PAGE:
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 Animal ecology

 Intertidal Organisms

Pu-Bian
In the muddy shore environment at Pu-Bian, Wujiang Estuary and Guningtou in Kinmen’s Houjiang Bay, the soil is made of exceedingly fine granules rich in organic elements, providing bountiful nutrients for the organisms and turning the area into an ecological surrounding with rich diversities of organisms.  Due to differential in the environment conditions, intertidal organisms have evolved to possess unique traits that allow them to accommodate to their environment that exhibits dramatic changes in humidity, temperature and salt concentration.  However, it is also due to the regularity of the intertidal area that the organisms are shown to possess regularity in biological compositions and ecological activities.  This quality has also helped to nurture abundant intertidal-zone animals and plants.

Organisms commonly seen in the intertidal zone are primarily fish, Mollusca, Coelenterates and Crustaceans.  On the beach during low tides, one can find mudskippers, sandworms, fiddler crabs, pebble crabs, soldier crabs, sand crabs, oysters, sea acorn, seashore slug, birds, and other organisms inhabiting in this area, enriching the intertidal zone with greater charms.

 Horseshoe Crab

Horseshoe crabs
Horseshoe crabs live in the shallow sandy ocean waters and are primarily found in the oceans near western to northwestern Kinmen, especially between Houfeng Harbor and Shui-Tou at Wujiang Estuary.  Because of its resemblance to a horseshoe or a soldier’s helmet, the omnivorous horseshoe crab is also called “helmet fish”.  Since a male and female horseshoe crab always appear in the water together in pairs, some people also call the “lovebirds fish” or “couple fish”.  They grow in an extremely slow pace, and it takes numerous changes of shell before it becomes a mature horseshoe carb.  Female horseshoe crabs will grow to be larger in scale than male horseshoe crabs.  Each November, they will begin swimming from the shallow ocean waters towards deep ocean waters to live through the winter, and they will move again towards the shallow area to reproduce and lay eggs next April through May.

 Insects

Banded krait、Asian common toad、Rice field frog、Gunther's frog

 Common Mime (Linnaeus)

This butterfly’s main feature is its yellow speckled patterns on the hind wing horn and on the back.  It is a butterfly specie unique to the Kinmen area and is distributed in Kinmen, Southern China and South Asia regions; it has never been spotted in Taiwan.  The butterflies reach the highest quantity each May through September.  Its larva will feed off the pond spice and the imago primarily absorbs the honey of Spanish flag and wedelia.  They can be spotted in Sun Yat-sen Memorial Forest, Wuhu Mountain region and Kukang Lake.

 Birds

The great variety of birds
The great variety of birds display Kinmen’s richest and most signature groups of animals, and they are also the most precious sources of conservation at Kinmen National park.  Currently, there are about 550 kinds of birds all over Taiwan (including Penghu, Kinmen, and Matsu) that have been recorded.  There are more than 300 kinds in Kinmen region alone, making it the leader in birds variety in Taiwan.  Since Kinmen is located at the border of Palearctic realm and Oriental realm and is geographically close to Southern China, the region’s bird variety is greatly related to the birds found in these two regions.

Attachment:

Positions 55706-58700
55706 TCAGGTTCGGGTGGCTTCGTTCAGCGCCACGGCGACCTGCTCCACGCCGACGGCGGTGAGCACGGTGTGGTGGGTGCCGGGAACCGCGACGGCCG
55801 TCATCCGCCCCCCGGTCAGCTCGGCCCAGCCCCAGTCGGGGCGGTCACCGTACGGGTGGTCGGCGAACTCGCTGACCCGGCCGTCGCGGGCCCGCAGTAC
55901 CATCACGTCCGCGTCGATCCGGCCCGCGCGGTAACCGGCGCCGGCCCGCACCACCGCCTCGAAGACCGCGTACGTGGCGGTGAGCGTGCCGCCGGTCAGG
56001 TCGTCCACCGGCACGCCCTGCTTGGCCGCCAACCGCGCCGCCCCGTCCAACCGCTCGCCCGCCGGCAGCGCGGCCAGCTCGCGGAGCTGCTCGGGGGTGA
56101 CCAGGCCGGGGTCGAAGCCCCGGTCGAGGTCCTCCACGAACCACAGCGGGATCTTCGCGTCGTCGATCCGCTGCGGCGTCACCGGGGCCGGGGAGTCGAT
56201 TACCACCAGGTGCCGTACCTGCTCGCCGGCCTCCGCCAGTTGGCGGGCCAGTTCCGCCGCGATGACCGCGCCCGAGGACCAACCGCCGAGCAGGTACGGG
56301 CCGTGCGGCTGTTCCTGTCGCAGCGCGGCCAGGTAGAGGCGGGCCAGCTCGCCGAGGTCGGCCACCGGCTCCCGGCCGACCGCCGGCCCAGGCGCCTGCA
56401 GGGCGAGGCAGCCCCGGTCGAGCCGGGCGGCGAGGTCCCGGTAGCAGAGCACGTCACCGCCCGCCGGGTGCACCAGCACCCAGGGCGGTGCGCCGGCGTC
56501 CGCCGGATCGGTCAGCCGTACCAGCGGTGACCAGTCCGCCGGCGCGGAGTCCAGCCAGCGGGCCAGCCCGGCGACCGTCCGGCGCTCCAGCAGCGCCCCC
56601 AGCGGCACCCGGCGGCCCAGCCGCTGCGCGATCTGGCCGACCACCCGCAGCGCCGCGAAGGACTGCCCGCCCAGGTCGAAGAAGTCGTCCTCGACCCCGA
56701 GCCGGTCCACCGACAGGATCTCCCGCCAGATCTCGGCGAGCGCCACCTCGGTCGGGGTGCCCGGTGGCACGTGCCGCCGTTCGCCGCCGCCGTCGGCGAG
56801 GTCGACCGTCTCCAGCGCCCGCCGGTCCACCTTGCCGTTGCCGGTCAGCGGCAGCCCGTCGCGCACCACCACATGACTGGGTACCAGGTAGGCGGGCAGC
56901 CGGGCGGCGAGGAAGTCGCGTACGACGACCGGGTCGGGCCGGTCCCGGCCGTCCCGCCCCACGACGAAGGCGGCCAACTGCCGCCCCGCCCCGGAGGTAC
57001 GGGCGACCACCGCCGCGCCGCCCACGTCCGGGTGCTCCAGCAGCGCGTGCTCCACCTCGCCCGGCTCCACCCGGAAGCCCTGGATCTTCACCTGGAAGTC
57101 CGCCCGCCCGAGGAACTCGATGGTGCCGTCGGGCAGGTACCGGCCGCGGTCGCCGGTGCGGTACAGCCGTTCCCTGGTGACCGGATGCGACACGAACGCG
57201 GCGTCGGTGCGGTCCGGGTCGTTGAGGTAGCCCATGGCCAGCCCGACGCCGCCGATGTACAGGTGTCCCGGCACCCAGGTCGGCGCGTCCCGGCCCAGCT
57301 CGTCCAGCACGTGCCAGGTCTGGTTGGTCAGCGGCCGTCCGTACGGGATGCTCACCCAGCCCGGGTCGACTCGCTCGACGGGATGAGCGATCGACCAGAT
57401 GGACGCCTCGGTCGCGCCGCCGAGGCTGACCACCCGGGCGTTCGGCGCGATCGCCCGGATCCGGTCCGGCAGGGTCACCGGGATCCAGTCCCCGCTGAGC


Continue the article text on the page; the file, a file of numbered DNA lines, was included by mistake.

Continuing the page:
Bird species found in Kinmen region are significantly different from those found in Taiwan’s mainland.  Amongst them, Blue-Tailed Bee-Eater and Little Crow are bird species that have never appeared in mainland Taiwan.  On the other hand, even though hoopoe, common magpie, collared crow, pied kingfisher and white-breasted kingfisher are rare species in Taiwan, they are commonly seen in Kinmen.  This fact is largely due to Kinmen’s proximity to China’s southeastern seashore.

 Blue-Tailed Bee-Eater

The blue-tailed bee-eater belongs to the Meropidae family.  Their thin, long, downward curving beak is their best bug-capturing weapon.  Blue-tailed bee-eaters can be easily identified by their chestnut-red throat and bright blue wings.  When they are capturing butterflies and insects in the summer sky, the bee-eaters look just like some lively and lovely, mischievously flying and dancing fairies.  The blue-tailed bee-eaters are primarily distributed throughout Southeast Asia, the Philippines, India, Southeastern China and Hainan Island, and they are the most commonly seen summer season birds in Kinmen. 


 Mammal

European otters are a relatively larger-sized wild terrestrial mammals in Kinmen. European otters are amphibious nocturnal mammals that can swim in the waters and also walk on land, showing great agility in both conditions. Most of their activities take place at night, and they catch fish, shrimps, and crabs as their dietary source. They usually choose to inhabit fresh water areas where there are crystal-clear water, low pollution, few interference and ample food resources. Today, European otters around the world are on the brink of extinction due to changes and pollutions in the natural environment, and they have been completely out of sight in mainland Taiwan. Therefore, appropriate conservation of the otters’ habitat in Kinmen area is necessary in order to provide a sustainable environment for them in the region. 
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